In assessing the overall effects of nuclear war the Tribunal sought to identify more clearly the scale of physical and psychological damage to civilian populations and the ability of health services to provide for victims.
The first witness to appear in this category was Dr. Dawson, Under Secretary of the British Medical Association . He presented the Tribunal with copies of the report by the BMA's Board of Science and Education on the medical effects of nuclear war as his prime proof of evidence10. This report reviewed all the major studies of nuclear attacks on the UK and examined mortality rates and medical response. The BMA report establishes that in the UK there are approximately 160,000 acute beds available within the National Health Service (NHS) in peace-time. After a nuclear attack the majority of these would have been destroyed. Many victims would suffer from serious second and third degree burn injuries, orthopaedic, abdominal, spinal and thoracic injury from blast effects, as well as from the effects of high levels of radioactivity and infection. The report points out that substantial numbers of victims of nuclear attack even if they survive the first few days would require major surgery for blast trauma plus plasma and blood transfusions for burn and radiation injury. The majority of victims requiring such treatment (likely to be many millions) are certain to die. The report concludes (p124):
"The explosion of a single nuclear bomb of the size used at Hiroshima over a major city in the UK is likely to produce so many cases of trauma and burns requiring hospital treatment that the remaining medical services in the UK would be completely overwhelmed. An attack with, for example, 200 megatons represents an explosive power some 15,000 times greater than the Hiroshima bomb or the equivalent of forty (40) times all the conventional explosive used in the whole of the Second World War.
The NHS could not deal with the casualties that might be expected following the detonation of a single one megaton weapon over the UK. It follows that multiple nuclear explosions over several, possibly many, cities would force a breakdown in medical services across the country as a whole.
There is no possibility of increasing the production of certain drugs in a short period of tension before a war, and if it is wished to have large quantities of blood products available for transfusion purposes or the bulk of the present generation of medical practitioners in the country trained for certain eventualities, then all of these things would have to be done now and the country must exist on a more or less permanent emergency footing."
Dr. Dawson indicated that the BMA had taken the view in its study that the calculations performed by independent scientists on the effects of attacks on the UK were more realistic than those of the British Home Office. The members of the Tribunal note that regardless of who is right or wrong on this issue, the essential conclusions of the BMA report remain indisputable.
Additional evidence on the effects of nuclear war on the medical services was provided by Dr. Haines of the Department of Community Medicine at the Middlesex Hospital, London.
A third witness in this section, Dr Thompson, provided the Tribunal with useful information on the possible psychological reactions to nuclear disasters. Such evidence is based on observed reactions to past natural disasters and extrapolation to a post-nuclear society is difficult. Under examination Dr. Thompson expressed the view that approximately one half of the survivors of an attack would probably suffer from a 'disaster syndrome' in which people would feel 'dazed, stunned, bewildered, and apathetic and behave mechanically'. He estimated that a further 25% would be capable of reacting usefully but would suffer from a role conflict, i.e. family versus duty. The remaining 25% would be incapable of reacting. The Tribunal accepted that severe psychological disturbance was likely to be a major indirect effect of the use of nuclear weapons which would pose a serious threat to the continuing existence of initial survivors even at 'limited' scales of attack. The lack of a normal outside world would be a critical factor in amplifying the psychological effects.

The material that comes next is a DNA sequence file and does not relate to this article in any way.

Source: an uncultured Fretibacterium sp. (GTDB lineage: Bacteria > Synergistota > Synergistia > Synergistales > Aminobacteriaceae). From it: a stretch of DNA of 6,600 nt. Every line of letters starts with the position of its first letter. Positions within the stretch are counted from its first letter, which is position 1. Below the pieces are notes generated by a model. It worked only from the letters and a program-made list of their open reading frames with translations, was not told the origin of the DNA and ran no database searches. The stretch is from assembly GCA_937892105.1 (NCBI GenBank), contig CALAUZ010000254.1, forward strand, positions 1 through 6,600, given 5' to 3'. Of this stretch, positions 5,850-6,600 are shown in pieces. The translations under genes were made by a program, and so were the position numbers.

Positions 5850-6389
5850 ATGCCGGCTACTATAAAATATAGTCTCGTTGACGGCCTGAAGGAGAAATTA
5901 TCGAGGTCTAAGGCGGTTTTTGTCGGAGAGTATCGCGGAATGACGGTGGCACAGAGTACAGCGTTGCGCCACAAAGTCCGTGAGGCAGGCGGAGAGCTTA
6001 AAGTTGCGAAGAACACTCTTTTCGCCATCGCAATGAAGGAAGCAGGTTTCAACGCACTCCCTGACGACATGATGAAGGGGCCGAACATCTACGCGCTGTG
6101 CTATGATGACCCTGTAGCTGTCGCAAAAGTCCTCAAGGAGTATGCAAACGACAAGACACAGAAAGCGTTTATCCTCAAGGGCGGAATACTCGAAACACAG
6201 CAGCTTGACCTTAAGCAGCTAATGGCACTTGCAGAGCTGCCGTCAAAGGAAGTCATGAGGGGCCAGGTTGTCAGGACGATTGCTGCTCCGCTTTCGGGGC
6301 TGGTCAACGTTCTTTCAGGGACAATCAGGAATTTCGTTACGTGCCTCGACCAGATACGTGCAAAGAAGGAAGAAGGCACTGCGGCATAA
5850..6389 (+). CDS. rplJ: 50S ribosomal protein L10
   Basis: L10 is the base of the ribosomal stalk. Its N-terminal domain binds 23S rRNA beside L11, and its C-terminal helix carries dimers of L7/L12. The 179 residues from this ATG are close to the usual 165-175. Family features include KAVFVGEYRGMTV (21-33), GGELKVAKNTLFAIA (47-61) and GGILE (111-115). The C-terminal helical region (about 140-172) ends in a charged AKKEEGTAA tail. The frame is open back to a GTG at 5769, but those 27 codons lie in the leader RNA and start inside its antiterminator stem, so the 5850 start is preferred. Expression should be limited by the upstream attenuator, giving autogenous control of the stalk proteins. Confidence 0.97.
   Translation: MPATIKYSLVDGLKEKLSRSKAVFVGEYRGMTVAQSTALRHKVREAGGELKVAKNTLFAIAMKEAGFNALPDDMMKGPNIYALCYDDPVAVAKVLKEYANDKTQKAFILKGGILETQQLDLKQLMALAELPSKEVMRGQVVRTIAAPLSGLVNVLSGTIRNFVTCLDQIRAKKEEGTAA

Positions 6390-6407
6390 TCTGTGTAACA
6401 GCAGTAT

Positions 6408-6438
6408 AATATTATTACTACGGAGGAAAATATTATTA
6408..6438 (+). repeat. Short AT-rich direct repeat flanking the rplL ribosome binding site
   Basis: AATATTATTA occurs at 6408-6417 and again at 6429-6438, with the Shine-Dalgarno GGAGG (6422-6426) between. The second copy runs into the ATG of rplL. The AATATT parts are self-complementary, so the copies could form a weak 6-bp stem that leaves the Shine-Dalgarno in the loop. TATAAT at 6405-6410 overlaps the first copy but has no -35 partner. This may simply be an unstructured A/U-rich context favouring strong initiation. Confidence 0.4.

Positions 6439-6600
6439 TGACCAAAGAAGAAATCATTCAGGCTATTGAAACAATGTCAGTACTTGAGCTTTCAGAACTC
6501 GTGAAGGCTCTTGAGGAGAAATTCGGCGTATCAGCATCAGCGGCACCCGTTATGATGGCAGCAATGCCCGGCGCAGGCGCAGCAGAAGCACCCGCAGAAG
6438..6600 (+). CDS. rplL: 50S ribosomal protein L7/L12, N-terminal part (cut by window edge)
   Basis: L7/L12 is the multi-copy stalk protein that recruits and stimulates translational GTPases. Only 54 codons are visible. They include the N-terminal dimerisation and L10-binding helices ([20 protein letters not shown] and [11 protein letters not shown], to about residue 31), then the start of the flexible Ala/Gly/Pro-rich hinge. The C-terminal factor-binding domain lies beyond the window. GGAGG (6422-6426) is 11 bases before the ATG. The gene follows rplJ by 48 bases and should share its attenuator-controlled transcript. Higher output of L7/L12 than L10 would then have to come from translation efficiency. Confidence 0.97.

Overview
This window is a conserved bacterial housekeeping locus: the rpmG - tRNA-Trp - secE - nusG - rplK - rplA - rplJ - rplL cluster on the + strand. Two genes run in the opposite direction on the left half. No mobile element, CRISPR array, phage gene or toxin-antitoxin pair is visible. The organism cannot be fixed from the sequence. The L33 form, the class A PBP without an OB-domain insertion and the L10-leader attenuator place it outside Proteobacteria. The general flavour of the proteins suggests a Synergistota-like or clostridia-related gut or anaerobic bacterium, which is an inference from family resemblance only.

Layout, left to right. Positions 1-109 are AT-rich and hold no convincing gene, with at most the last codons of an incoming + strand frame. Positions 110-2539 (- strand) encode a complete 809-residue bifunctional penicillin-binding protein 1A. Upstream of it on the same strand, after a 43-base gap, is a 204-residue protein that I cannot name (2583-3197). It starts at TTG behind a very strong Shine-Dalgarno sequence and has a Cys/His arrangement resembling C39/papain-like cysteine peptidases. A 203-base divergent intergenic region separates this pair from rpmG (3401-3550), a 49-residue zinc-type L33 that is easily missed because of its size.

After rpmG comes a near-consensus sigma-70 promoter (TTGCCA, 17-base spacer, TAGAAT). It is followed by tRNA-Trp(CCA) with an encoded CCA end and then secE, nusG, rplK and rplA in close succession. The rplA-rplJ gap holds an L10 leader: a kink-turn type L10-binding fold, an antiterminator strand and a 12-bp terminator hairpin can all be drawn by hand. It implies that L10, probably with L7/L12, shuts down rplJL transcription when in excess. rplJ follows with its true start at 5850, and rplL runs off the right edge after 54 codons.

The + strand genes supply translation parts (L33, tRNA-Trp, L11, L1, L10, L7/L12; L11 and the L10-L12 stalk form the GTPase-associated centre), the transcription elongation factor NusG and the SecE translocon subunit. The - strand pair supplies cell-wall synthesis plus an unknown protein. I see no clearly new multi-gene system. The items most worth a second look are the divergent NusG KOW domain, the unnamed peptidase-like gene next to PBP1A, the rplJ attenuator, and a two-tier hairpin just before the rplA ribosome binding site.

The attention of the Tribunal was also drawn to a recent report by the International Committee of Experts in Medical Sciences and Public Health to the World Health Organization11. The report concludes that:
"The immediate and the delayed loss of human and animal life would be enormous, and the effect on the fabric of civilization would be either to impede its recovery or make recovery impossible. The plight of survivors would be physically and psychologically appalling. The partial or complete disruption of the health services would deprive survivors of effective help. The committee is convinced that there is a sound professional basis for its conclusions that nuclear weapons constitute the greatest immediate threat to the health and welfare of mankind."
The members of the Tribunal believe this conclusion has significant legal implications.
10 The Medical Effects of Nuclear War. Report of the British Medical Association's Board of Science and Education, John Wiley, Chichester, 1983.
11 Effects of Nuclear War on Health and Health Services, Report of the International Committee of Experts in Medical Sciences and Public Health to Implement Resolution WHA34.38, World Health Organization, Geneva 1984.